No, Privilege Is Not Inspirational !

Privilege: a special right, advantage, or immunity granted or available only to a particular person or group.

We all know what "privilege" is, those of us who are not able to define it in words, have felt it or seen it at least once in their life, unless, of course, you are the privileged one, then chances are you think everybody has it easy the same way you do, and you feel like you should always tell people that their dreams at the grasp of their hand and all they need to do is reach out and grab them.

It's a fact of life that some of us are born having won the geographic lottery or the genetic lottery or just the plain old lottery and I am perfectly fine with that. After all, like the song goes: "it takes every kind of people, to make the world go around".
I come from a blue collar family, and while growing up, I did not need too much effort to quickly grasp the complex yet straightforward circumstances that made it easier for our more privileged peers to cruise all the way to success a highway paved just for them.
I even drew you a diagram if you are curious enough  (and if that still doesn't help here's an excellent illustration done by Toby Morris).

More recently, all I seem to see around me is a sprout of inspirational con artists shoveling so much bullshit down the throats of youth in an institutionalized manner under the guises of Entrepreneurship, Mentoring, Fast tracking, Accelerating and Incubating.

So here are a few things you need to keep in mind whenever you see a Linkedin/Facebook/Twitter (et al) posts inviting you to come get inspired by someone:

  • Most of the so-called successful (local) entrepreneurs you see around you come from wealthy and privileged families. They can afford to bootstrap their company while pursuing the "passion that makes them jump out of bed every morning" because their personal lives are secure in the knowledge that in the worst case scenario, family is going to bail them out.
  • The names you see on billboards of workshops often held on beanbags in venues intentionally made to look like shelters from the 1980s and promising insights into success are mostly 2nd or 3rd generation heirs to successful businesses. They will tell you perhaps what they do in their daily life to maintain their success but they can never tell you how to get there, simply because "there" is where they have always been.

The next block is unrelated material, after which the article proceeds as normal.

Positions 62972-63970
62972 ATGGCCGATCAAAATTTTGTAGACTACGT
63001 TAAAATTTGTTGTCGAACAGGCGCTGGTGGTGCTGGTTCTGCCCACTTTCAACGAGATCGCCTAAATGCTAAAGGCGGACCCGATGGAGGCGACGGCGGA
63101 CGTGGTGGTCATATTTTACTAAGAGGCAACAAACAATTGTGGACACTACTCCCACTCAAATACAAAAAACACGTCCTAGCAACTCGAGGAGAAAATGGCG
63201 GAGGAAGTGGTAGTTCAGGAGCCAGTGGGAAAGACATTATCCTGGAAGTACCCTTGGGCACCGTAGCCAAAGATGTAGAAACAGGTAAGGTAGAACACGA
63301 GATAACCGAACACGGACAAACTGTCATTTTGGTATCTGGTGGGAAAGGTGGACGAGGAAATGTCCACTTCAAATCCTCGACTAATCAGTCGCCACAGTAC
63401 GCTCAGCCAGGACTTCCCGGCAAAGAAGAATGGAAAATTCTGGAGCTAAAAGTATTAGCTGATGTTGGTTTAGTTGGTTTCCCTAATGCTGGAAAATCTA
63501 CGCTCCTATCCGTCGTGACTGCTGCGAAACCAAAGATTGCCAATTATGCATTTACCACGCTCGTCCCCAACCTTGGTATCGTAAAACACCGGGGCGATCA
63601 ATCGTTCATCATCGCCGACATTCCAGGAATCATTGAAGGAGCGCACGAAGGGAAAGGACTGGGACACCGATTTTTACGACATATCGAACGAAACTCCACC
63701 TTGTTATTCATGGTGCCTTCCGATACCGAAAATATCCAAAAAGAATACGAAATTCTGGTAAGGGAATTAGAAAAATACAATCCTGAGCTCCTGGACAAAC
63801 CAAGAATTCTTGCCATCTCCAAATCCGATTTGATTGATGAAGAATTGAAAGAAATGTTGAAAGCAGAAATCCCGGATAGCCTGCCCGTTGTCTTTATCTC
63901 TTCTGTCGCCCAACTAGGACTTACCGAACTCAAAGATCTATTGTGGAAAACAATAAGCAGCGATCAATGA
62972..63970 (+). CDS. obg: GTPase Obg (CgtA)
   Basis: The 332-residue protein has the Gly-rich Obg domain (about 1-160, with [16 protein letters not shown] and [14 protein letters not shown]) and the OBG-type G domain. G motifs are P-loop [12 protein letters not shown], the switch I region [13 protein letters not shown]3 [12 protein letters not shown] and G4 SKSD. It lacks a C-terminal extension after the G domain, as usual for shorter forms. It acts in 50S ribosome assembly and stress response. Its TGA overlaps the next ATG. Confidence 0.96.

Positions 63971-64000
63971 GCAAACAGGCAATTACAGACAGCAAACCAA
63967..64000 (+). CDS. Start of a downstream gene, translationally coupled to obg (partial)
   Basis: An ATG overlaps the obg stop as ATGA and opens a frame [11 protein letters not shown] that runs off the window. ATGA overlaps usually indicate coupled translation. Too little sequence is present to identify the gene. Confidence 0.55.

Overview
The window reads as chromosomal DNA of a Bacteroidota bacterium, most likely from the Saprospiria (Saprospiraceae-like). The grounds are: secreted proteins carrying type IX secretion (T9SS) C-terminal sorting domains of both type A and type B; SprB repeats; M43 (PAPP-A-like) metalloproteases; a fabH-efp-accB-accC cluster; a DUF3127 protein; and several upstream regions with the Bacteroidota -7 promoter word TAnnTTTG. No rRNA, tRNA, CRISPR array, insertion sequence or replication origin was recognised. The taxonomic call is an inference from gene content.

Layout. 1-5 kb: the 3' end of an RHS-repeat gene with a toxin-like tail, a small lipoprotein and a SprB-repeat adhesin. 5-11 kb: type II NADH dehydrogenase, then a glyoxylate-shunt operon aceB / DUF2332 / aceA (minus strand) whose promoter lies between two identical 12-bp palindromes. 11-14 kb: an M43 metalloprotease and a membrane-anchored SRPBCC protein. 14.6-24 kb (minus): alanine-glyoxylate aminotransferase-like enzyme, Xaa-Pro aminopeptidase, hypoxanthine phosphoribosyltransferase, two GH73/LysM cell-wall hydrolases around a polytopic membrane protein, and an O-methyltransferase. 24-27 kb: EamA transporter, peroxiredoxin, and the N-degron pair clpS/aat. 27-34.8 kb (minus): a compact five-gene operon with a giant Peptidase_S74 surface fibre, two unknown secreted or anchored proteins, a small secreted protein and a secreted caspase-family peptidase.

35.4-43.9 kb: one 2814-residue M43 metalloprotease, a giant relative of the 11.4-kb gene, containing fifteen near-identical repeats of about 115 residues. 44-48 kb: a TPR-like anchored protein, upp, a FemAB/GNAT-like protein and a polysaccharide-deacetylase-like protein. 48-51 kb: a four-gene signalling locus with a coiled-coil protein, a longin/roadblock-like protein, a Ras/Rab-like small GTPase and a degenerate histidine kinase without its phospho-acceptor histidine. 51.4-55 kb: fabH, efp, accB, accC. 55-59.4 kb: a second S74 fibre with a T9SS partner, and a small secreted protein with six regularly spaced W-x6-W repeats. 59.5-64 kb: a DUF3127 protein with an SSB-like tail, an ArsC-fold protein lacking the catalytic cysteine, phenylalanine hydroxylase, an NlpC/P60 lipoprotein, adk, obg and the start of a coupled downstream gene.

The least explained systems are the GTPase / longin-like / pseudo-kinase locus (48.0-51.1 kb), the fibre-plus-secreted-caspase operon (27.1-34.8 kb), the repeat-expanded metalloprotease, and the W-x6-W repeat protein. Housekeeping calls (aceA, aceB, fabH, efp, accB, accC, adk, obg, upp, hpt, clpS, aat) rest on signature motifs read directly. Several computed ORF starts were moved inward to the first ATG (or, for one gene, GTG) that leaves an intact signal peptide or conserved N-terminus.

• The friendly patrons of young ideas that swarm the panels at all the regional conferences are simply businessmen. They may talk a sweet game and tell you all the things you want to hear but make no mistake they are here because they see an opportunity to grow their capital, that opportunity is you and your desire to pull in long hours for free. They could care less how their money doubles or how you repay that guaranteed loan if your business fails. So treat them as business partners not as Angels! #btw do you know who else started off as an angel?
  • When it comes to peers or youngsters from your same generation, who always brag about their first business they made and sold as a teenager and which was a blast, the rule of thumb here is this, if you have never heard of that company and how successful it was, then it was not. The cookie shop, the beads creations and the e-man2ouche are just adolescent dreams paid by mom and dad so you actually play entrepreneur instead of tennis (especially if you have zero game) and so you  don't get into trouble hanging with the wrong crowd in the real world.
No, privileged people flaunting their skills is not inspirational. What's inspirational are the various creative and ingenious ways that a manual laborer, a craftsman or a small-time shop owner can come up with to make ends meet, to pay for their kids' school, or to settle a tax imposed by a state, that much like all the organizers of all those conferences, only feels inspired by the achievements of the privileged while trampling on the average joe.

In the midst of all the self-congratulatory crowds who always hang out at the same events, all know each other, and all attribute prizes to each other, there is a very fine line that you need to walk where you balance your expectations with your income, your family situation and the desire you have deep down to change your current situation, or simply... not.

Remember, you are not obliged to be a millionaire just because everyone says you do. You are not obliged to change the world because a picture of a blurred landscape with nice typography instructed you to do so.

Your only obligation is to yourself, your only obligation is to be happy and content in the life you lead, in spite of all the naysayers and the yes-men, and to know that one day you can look back and say "screw that shit, this is just fine and I am feeling good"

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